“I don’t think the cap is necessary anymore,” he said.

Rice said the application and approval processes for professional development assignments are extensive and thorough. At the UI, applicants start with an online application describing the core component of their project and how it will benefit scholarship, Iowa and society.

Applications, which also ask when the applicants last took a sabbatical and what they produced, then go to the department chair. If approved, they advance to the dean’s office, where a group of peers reviews them to make recommendations.

The dean sends worthy projects to the Office of the Provost, where Rice does a review and makes recommendations to the Board of Regents.

Faculty members become eligible for a sabbatical after serving 10 consecutive full-time semesters. Most sabbaticals last one semester, during which time the faculty members are paid their salary.

University officials view sabbaticals as a productive use of faculty time in that they advance scholarship, enhance teaching and benefit Iowans and society as a whole.

“The payoff long-term is worth it for the projects that we find worthy,” Rice said. “And the fact that we can’t give as many to professors who we feel have worthy projects – that has had an impact on the products that the professional development assignments provide.”

Although he doesn’t believe the cap has halted any worthwhile projects, Rice said, it has slowed progress. And, according to Rice, the steep competition created by the cap has kept some faculty members from applying.

“Part of our responsibility is to continually regenerate and grow classroom material and knowledge, and these are unique opportunities for faculty to focus all their time and energy on that activity,” Rice said.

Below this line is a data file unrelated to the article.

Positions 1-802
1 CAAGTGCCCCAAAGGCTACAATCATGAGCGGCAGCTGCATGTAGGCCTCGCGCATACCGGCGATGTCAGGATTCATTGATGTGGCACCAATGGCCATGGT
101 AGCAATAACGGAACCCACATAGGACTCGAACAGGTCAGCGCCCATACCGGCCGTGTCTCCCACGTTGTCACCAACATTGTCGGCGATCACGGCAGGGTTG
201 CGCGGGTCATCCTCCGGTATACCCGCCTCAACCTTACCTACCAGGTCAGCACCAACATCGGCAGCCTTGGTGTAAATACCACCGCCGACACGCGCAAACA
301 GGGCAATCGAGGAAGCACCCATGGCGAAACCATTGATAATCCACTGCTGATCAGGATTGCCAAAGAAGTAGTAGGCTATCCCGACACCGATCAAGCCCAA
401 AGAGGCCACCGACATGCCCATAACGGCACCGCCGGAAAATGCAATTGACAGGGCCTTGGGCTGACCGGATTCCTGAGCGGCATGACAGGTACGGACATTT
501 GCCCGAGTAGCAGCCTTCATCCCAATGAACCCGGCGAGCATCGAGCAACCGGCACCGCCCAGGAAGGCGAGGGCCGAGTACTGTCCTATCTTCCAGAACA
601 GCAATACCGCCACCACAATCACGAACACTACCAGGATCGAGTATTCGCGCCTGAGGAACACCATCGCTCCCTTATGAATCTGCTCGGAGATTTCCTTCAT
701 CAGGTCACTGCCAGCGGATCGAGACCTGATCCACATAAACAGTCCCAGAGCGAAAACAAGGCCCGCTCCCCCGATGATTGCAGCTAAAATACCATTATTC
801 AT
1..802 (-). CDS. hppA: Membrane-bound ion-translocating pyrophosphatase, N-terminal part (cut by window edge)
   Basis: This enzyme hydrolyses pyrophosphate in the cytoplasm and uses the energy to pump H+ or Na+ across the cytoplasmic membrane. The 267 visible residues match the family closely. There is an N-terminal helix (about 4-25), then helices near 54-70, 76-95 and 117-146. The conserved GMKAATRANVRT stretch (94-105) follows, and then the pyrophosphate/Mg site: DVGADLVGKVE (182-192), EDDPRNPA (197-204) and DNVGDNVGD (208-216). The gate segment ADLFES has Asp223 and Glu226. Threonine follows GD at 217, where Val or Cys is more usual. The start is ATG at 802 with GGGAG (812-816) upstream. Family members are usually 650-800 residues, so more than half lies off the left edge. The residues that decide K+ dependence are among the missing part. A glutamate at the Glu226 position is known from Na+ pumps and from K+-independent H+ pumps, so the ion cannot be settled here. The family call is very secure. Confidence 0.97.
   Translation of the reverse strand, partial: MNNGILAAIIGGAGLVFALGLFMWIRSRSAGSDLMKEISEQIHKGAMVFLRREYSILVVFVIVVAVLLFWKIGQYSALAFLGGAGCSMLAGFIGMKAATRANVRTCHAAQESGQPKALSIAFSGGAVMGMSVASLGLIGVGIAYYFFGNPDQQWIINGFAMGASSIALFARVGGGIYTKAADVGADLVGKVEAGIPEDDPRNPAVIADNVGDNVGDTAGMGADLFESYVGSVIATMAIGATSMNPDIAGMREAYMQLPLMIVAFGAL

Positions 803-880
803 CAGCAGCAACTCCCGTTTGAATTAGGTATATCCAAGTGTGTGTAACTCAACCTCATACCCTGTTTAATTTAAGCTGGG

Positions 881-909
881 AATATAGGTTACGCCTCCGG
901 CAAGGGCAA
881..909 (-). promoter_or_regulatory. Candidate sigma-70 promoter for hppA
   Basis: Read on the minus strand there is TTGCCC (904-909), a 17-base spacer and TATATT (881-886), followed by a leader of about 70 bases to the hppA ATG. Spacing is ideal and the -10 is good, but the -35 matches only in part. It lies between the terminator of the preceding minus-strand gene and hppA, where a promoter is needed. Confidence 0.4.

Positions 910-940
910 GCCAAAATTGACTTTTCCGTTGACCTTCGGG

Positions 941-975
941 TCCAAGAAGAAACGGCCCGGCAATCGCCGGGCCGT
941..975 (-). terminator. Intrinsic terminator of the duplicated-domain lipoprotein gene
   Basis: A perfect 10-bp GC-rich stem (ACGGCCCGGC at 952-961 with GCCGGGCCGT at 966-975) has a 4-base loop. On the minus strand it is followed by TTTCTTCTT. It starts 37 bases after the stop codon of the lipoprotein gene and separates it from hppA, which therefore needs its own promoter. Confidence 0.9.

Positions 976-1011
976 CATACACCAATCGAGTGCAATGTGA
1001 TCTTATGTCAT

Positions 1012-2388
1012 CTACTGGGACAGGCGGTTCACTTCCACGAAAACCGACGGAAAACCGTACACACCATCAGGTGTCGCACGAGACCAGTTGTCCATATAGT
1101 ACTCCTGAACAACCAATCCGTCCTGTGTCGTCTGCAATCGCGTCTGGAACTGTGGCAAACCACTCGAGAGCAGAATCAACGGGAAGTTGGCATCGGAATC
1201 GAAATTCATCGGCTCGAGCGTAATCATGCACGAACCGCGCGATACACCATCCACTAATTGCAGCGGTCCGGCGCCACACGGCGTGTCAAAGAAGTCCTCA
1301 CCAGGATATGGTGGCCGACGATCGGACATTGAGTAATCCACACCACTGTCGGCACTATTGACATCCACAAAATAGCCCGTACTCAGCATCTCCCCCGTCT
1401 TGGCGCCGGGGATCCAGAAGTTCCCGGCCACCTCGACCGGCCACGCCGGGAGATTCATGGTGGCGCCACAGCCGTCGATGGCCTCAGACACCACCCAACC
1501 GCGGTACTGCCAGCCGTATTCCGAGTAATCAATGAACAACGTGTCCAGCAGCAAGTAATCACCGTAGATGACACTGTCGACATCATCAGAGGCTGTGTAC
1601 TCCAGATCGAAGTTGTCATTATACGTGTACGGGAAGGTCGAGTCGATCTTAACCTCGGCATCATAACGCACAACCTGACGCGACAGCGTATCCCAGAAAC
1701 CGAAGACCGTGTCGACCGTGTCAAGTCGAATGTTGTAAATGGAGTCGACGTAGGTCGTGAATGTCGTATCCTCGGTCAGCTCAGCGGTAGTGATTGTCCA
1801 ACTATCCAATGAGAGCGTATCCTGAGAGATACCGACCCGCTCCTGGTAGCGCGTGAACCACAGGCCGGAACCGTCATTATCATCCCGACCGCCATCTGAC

Some critics have questioned whether faculty members are productive with their time while on sabbatical. But, Rice said, they rarely if ever use the time to “enjoy a semester at a leisurely pace.”

‘Crucial to my research’

At the start of his UI career, Kletzing participated in a “faculty scholar program” that allowed him to take one semester off teaching for three years.

“That was crucial to my research,” Kletzing said.

Scholarly incentives – such as professional development assignments – are paramount in faculty morale and recruitment, according to Kletzing.

When Kletzing takes his semester away in the fall, he will expand his role as lead investigator on three NASA-funded space missions, including a rocket launch and a satellite launch. Kletzing has to travel to Florida and Norway for those missions.

Teaching at the same time would be nearly impossible, he said, something many faculty members feel as they reach the culmination of years of research.

“Often people have researched a topic and need time to write their book,” he said. “Having that option is important for sustaining the scholarly side of what we do.”

Other approved professional development assignments for next fall include UI projects to research diabetes management, study the role of pesticides in Parkinson’s disease, and explore distracted driving with the goal of developing innovations that could reduce its consequences.

At ISU, approved projects include research on how plants recover from freeze-thaw stress, a study of immune and stress functions associated with aging, and work on the topic of prenatal exercise and diet with the hope of promoting optimal maternal and fetal health.

Approved projects at UNI include an examination of self-stigma among active or recent substance users and a study on the benefits and barriers of mentoring student teachers.